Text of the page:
Wednesday, February 22, 2012

Volatility Harvesting and the Importance Of Rebalancing

We have now written about the importance of observing historical volatility when making rebalancing decisions (see here, here and here) and the importance of keeping portfolio volatility low (see here).  This post will discuss the benefits inherent in volatility itself through the concept of “harvesting” the volatility of individual positions within a portfolio.

We can simplify the idea of volatility harvesting through a thought-experiment developed in the 1940s by Claude Shannon, renowned genius and investor, averaging 28% annually in his lifetime! (Source: W. Poundstone, (2005) Fortune’s Formula). His experiment, known as Shannon’s Demon, showed how it was possible to profit even from markets that were characteristic of a random walk, as long as they were volatile.

The experiment is simple: Imagine a stock that is highly jittery and either doubled or halved in value every day. You then invest half of your portfolio in the stock, while the rest remains in cash. At noon each day you rebalance the portfolio back to a 50-50 even split. So, if you started with $1,000 and the stock got cut in half, the following day your portfolio would be $750 ($250 in the stock $500 in cash). After rebalancing, the portfolio would have $375 in stock and $375 in cash. As the chart below shows that after rebalancing only 72 times our $1,000 initial investment is now worth just under $100,000! That is not a bad chunk of change given that we didn’t have to do any stock forecasting to make this profit! In fact, had you bought and held this stock you would make zero profit.

 Source: Butler|Philbrick|Gordillo and Associates*
How can this be? Well, the key is to understand that as long as there’s volatility in at least one of your holdings you will benefit from the most basic of concepts in portfolio theory: Rebalancing.

In the fictitious case above we are looking at a stock that is volatile but has no return. What if we were to do the same experiment and this time use two stocks that have low correlation to each other but both lose money in the long-run? This is exactly what was examined in a recent study done by Dempster, Evstigneev and Schenk-Hoppe in “The Joy of Volatility”. Their experiment assumed that Stock A would either gain +40% or lose -30% at each period and Stock B would either lose -20% or gain +15% at each period (randomly). The results were impressive:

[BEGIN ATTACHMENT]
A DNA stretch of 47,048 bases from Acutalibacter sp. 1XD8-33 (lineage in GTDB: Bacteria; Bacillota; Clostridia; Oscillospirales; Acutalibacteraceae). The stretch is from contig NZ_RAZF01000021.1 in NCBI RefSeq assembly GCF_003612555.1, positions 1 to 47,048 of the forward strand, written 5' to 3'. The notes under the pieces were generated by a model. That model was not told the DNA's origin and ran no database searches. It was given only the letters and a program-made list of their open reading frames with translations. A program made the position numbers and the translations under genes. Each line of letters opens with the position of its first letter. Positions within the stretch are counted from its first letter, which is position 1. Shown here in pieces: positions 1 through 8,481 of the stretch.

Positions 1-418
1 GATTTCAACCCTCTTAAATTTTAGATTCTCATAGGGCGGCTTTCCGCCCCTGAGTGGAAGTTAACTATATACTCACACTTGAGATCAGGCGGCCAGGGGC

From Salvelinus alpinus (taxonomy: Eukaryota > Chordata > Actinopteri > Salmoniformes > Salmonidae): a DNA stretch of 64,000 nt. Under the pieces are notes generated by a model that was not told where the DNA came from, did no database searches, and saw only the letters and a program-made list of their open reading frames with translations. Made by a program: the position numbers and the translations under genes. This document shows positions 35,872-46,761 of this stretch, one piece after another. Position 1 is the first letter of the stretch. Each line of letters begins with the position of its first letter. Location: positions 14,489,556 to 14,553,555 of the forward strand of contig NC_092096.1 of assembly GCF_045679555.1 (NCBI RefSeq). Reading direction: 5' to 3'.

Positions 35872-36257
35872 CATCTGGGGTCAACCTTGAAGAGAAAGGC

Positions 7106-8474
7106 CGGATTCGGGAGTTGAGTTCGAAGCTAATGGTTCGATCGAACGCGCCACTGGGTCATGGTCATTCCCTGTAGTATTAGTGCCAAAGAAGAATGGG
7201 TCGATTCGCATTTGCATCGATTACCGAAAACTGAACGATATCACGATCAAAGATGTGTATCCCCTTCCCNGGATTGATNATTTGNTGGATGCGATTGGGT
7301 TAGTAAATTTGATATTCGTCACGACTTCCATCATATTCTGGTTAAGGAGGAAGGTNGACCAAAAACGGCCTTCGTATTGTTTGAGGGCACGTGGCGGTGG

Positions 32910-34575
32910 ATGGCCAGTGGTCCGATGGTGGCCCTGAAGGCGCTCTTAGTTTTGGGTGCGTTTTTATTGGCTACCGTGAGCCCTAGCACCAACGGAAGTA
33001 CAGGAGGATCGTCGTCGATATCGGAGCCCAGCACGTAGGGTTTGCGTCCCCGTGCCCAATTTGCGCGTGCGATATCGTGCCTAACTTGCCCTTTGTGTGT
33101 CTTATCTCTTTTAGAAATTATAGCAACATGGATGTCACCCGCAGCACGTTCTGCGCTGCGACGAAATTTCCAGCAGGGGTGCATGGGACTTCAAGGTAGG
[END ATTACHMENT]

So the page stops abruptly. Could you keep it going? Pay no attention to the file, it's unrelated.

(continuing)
Source: Dempster, Evstigneev and Schenk-Hoppe

The author puts it best by saying that “poverty is the inevitable fate of the passive investor.” However, the active investor achieves certain success through rebalancing.

When applying this to the real world the problem we face is in finding stocks that are actually uncorrelated to one another to that degree. In today’s macro news driven environment we find that most risky assets have become too highly correlated.

So let’s apply this concept to the real world, but instead of stocks let’s use two asset classes we know to generally have low-to-negative correlation to one another: stocks and bonds. Let’s work with the Japanese stock market (Nikkei 225), which has lost -48% since 1995, and combine them with Japanese government bonds. We will rebalance this portfolio quarterly using the dynamic volatility weighting method[i] (click here for a detailed article on this simple concept).

Source: Butler|Philbrick|Gordillo and Associates*, data from Bloomberg
This chart shows how the use of an uncorrelated asset class along with simple rebalancing can make a big impact on anyone’s investment success. The portfolio went from losing -48% and having a peak-to-trough maximum loss of -79% in the Nikkei, to making a profit of +138% and keeping the worst peak-to-though loss at a manageable -13.97%.  Though the result of this two asset class portfolio is impressive, we would in no way espouse this model as an optimal framework not least of which because the stock / bond diversification ignores the myriad of opportunities available from other markets and asset classes (Click here for more detail on how we deal with this).  

The most important point behind these examples is that one doesn’t necessarily have to be right about which stocks, sectors or other asset classes will do well in the future, as long as they all experience bouts of uncertainty (i.e. volatility), they are significantly uncorrelated to each other and you employ an active portfolio approach designed to harvest that uncertainty. The math will take care of the rest.

If you are an avid risk junky and have always thought bonds were for losers, this exercise may be a good way of helping you talk yourself into introducing some cash and bonds into your otherwise risky portfolio. But make sure to always follow the number one rule … don’t forget to rebalance!

[i] This is important in order to keep the experiment in line with the Dempster study which requires us to keep the bet sizes the same in each rebalancing period. In the example of the two stock portfolio the odds are known in advance and the bet size is always constant. In the real world, bet sizes change with volatility. It is only by controlling the bet sizes through dynamic volatility sizing that we can come as close as possible to the results in the two stock study. Having said this, even if one decides to employ traditional equal dollar rebalancing quarterly we go from losing money in the Nikkei to making a profit of +41% and keeping the drawdown to only -33% (Click here for these results).